Black History Month

  • It's Black History Month. We Need to Talk About It

    by Jeremy C. Young

    The honest teaching of American history is under attack across the United States, undermining the goal of Carter G. Woodson, who linked the teaching of Black history to the advancement of multiracial democracy. 

  • Black History Month Reveals the Deception Behind White "Discomfort"

    by Peniel E. Joseph

    "The erroneous narrative that teaching Black history provokes anxiety, discomfort, guilt or anger for White children has insidious roots" in a false consensus that has long suppressed the stories of Americans of color and denied racial oppression.

  • Black History Month Celebrates Medicine and Health

    Marvin Dulaney, president of the Association for the Study of African American Life and History (ASALH) says that the racial health disparities highlighted by the pandemic make this year's focus on medical pioneers and health advocates particularly appropriate. 

  • Five Myths About Black History

    by Keisha N. Blain

    From slavery to emancipation, the Tuskegee syphilis experiments, Brown v. Board of Education, and Black Power, widespread partial knowledge of Black history shows that school curricula need to do more to connect the history of Black Americans to the nation's history. 

  • A Forgotten Black Founding Father

    by Danielle Allen

    The figure of Black abolitionist Prince Hall has been discussed for his advocacy for abolition in the Commonwealth of Massachusetts, but there remains a deeper work of historical reconstruction to understand his connections to family, community and civil society in the founding era.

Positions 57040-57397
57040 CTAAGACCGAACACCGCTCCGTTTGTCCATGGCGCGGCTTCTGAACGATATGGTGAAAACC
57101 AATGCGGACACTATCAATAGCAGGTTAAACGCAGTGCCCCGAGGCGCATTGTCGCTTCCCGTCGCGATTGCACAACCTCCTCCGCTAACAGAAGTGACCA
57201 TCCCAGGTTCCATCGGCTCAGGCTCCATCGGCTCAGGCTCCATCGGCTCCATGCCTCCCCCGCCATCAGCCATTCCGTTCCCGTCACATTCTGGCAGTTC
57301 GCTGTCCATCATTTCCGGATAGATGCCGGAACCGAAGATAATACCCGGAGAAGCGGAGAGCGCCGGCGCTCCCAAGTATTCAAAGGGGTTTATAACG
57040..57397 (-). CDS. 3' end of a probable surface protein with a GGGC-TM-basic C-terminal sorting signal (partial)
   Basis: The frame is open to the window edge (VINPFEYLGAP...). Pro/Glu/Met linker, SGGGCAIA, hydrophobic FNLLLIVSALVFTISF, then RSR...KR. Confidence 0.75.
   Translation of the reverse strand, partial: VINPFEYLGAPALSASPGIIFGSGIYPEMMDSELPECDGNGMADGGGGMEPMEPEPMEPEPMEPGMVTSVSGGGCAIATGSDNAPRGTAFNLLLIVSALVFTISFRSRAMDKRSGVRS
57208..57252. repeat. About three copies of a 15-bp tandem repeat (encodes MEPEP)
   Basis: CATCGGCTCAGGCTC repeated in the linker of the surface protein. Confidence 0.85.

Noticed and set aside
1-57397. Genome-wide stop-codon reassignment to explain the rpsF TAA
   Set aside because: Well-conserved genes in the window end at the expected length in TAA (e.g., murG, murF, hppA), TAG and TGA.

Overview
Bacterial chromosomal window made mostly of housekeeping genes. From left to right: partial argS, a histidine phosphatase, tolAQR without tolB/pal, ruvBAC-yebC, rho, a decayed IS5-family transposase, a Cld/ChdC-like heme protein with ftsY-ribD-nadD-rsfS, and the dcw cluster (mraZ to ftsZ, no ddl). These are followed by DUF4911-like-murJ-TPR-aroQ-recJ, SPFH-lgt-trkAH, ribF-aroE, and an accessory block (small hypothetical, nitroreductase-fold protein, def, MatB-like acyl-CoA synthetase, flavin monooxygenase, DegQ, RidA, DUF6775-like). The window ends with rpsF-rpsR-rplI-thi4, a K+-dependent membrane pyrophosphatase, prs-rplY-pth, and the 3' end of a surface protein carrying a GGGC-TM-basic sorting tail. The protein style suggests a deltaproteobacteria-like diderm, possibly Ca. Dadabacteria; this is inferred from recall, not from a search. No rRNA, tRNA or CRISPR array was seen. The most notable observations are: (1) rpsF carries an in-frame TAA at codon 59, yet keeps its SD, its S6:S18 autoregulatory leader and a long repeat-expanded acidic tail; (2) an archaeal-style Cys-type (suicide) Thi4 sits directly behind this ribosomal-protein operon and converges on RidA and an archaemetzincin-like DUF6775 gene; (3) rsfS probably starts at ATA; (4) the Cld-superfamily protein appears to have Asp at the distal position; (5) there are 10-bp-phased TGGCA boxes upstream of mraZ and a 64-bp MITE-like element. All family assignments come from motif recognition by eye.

• Why Fred Hampton Needs to Be on Your Kids’ American History Syllabus

    Writer and poet Scott Woods developed a political consciousness watching a 1971 documentary on the assassination of Black Panther leader Fred Hampton. He was prepared to be disappointed by the new "Judas and the Black Messiah" but argues the film tells a story that is more important than ever.

  • Carter G. Woodson and the History of Black History Month

    Since Woodson's death in 1950, the organization that he founded, the Association for the Study of Negro Life and History -- now called the Association for the Study of African American Life and History (ASALH) -- has fought to keep his legacy alive.

  • Black History Month has a little known Catholic history as well

    by Shannen Dee Williams

    In 1949, famed Harlem Renaissance writer Langston Hughes celebrated Negro History Week (the precursor to Black History Month) with members of the Oblate Sisters of Providence and their students at the all black and Catholic St. Alphonsus School.